Clients generally do not go in for leading-edge technology, says John. Of course the projects he works on are more environmentally conscious than they used to be, but ‘green’ is not necessarily a priority in the Sydney suburbs. Nettle is, though, accredited for green-building processes and architects are beginning to be drawn to that kind of product. “But we find that at the upper end of the market, buyers are not really concerned. They might choose an element – environmentally friendly paint, perhaps – but they tend to be more concerned about the project as a whole.” Renovation and building in Sydney “is different to anywhere else, I feel.” Because the property there is so old and established, and also because it is so expensive, it is more complex than starting from scratch with a clean plot of land.

One of Nettle’s favourite completed projects illustrates this well. Kensington House was a small and very run down workers cottage in a heritage conservation area. Knowing that the local council would expect the existing structure to remain as part of the new design, the architect (Nick Tobias of Tobias Partners) created a distinct contrast between the old house and the extension and set up a respectful dialogue between the two sections. Despite its still modest frontage, the works carried out, including custom made circular skylights, double-height void crowned with a huge mechanically opening skylight, and a one metre wide floor-to-ceiling pivoting door separating the old house from the new house, translated into a massive leap in the property’s value to almost $3 million. “On opening, people were queuing round the block to take a look at it,” recalls John.

The majority of architects John has worked with produce designs that are “very pleasing to the eye,” he says. He has built strong relationships with a number of local practices and enjoys the experience. “For some reason, there are a lot of builders who do not enjoy working with architects, but I really enjoy it. I have been fortunate to work with architects and interior designers who can work with me to come up with a finished product that everyone is happy with.”

John prides himself on giving everyone the same high standard of workmanship regardless of the cost or exotic nature of the materials he is asked to work with. There is competition, but he deals with it by dealing with the client in terms of great simplicity. “There is one basic building concept I think we need to work to – turn up. If you turn up when you say you are going to, for an initial consultation, if you do what you say you will do by the stated time, I believe you are 70 per cent of the way to winning the project already. That is why I try not to take on too much; a lot of builders promise the world but don’t deliver, which is what gives the industry a bad name.”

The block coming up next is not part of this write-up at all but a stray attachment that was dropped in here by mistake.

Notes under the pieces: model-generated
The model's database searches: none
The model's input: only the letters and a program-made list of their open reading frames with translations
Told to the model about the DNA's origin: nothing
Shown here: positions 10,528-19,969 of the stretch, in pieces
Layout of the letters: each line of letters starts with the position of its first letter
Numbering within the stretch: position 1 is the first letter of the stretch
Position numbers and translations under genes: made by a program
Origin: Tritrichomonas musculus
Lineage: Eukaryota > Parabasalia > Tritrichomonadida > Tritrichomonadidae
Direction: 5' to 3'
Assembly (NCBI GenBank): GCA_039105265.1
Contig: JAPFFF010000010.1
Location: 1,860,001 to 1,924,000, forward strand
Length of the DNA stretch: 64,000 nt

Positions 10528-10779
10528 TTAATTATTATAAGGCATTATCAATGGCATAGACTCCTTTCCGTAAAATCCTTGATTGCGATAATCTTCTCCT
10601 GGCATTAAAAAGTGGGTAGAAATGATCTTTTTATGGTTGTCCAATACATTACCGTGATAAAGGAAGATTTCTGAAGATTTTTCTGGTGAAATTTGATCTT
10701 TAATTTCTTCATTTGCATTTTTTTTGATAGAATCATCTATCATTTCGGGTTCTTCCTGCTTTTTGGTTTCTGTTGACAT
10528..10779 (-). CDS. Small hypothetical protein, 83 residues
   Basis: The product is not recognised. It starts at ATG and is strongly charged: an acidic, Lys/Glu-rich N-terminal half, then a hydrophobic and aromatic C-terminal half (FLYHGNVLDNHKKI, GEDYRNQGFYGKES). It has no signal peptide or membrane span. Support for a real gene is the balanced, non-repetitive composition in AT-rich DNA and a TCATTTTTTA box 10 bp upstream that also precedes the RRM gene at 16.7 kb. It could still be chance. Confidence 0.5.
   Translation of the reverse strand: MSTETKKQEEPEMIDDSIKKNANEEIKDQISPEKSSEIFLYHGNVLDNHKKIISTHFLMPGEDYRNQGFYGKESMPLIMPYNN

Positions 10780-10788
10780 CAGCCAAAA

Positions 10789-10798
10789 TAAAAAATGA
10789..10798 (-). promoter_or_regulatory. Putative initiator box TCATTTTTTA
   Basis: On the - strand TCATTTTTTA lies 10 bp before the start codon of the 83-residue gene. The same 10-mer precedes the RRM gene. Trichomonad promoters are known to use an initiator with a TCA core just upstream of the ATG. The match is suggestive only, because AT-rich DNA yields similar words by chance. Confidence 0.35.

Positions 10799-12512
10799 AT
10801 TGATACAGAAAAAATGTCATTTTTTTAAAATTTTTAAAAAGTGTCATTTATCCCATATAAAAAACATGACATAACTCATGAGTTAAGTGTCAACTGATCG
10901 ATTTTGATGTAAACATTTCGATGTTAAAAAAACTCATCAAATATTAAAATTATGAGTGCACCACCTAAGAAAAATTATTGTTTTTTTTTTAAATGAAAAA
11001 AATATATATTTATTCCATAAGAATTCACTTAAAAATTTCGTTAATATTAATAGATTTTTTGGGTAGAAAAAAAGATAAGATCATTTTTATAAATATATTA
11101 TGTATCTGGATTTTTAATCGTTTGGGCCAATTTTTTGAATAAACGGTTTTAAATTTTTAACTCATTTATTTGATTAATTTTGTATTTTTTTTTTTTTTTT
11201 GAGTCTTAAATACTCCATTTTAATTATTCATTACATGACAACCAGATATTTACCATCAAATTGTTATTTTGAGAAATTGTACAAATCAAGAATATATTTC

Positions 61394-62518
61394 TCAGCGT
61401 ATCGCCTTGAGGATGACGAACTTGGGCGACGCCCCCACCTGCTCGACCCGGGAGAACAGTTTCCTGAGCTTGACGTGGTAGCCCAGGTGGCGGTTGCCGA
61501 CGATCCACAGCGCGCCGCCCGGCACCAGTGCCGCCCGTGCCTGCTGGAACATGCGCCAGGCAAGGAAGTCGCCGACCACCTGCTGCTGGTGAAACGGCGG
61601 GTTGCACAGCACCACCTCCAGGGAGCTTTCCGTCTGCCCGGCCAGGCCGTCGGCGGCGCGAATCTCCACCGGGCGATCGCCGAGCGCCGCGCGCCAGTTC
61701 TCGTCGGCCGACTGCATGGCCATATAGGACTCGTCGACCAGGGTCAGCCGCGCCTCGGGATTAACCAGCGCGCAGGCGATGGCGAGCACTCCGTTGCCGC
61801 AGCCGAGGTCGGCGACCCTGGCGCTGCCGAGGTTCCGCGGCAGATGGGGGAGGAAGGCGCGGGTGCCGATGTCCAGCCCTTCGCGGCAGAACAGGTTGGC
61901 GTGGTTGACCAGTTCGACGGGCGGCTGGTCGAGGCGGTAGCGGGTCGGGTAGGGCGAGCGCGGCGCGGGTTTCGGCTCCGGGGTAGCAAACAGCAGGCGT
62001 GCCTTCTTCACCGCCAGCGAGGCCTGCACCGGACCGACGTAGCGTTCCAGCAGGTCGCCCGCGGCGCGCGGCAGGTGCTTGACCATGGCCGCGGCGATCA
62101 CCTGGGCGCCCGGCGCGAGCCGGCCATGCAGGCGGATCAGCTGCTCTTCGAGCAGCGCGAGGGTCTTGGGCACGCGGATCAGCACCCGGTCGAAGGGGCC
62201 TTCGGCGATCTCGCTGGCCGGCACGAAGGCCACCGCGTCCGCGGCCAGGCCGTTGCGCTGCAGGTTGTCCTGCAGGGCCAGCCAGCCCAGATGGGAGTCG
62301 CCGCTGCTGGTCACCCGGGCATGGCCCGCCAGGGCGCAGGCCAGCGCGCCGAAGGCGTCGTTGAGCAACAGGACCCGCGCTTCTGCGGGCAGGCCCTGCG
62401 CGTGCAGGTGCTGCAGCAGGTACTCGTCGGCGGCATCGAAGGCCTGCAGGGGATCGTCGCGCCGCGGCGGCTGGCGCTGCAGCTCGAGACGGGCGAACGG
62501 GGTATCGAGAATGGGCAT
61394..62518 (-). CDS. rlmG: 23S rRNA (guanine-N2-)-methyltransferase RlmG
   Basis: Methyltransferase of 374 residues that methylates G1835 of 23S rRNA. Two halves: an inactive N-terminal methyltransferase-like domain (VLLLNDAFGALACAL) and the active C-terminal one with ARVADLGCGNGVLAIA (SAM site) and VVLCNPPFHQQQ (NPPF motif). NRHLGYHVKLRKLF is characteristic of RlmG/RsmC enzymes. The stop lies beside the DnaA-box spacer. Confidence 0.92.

Customer service is not rocket science but it remains too rare, he believes. “You can be a great craftsman, great with your hands, but for many good tradesmen, running a business – managing large sums of money and such – they don’t understand. People are spending a lot of money and it is important that they feel comfortable doing it with you. I am happier walking away at the end of the job and then being invited back for dinner.”

Potential Nettle clients are given “24 questions you should ask you builder”. They are generally straightforward but hint at the problems so rife in the industry that can be avoided with good communication. One question states: “Are there any extra or hidden costs?” In many instances, John says, the architect will suggest a ‘buffer’ in the tender to take account of variations or other unexpected things that crop up. This is important for client satisfaction; although price is always important, most clients can afford the peace of mind that such a buffer can impart, “especially in Sydney and especially with older buildings.” Doesn’t that make the tender uncompetitive? “You know, I think if you bring the subject up at the start, people understand you cannot possibly know or foresee everything.” Indeed, peace of mind is all part of the Nettle service.

Home Automation

Call it ‘domotics,’ and you are likely to receive a blank stare, but refer to it as ‘smart home’ or ‘home automation,’ and you will get a nod of acknowledgement. For the past few years, consumers have heard the word ‘smart’ attached to countless products and services, from food and drink to snacks like popcorn and mobile phones, which no one seems to refer to as a ‘cellphone’ anymore. Yet what, exactly, constitutes ‘smart’?

September 27, 2020, 3:00 AM AEST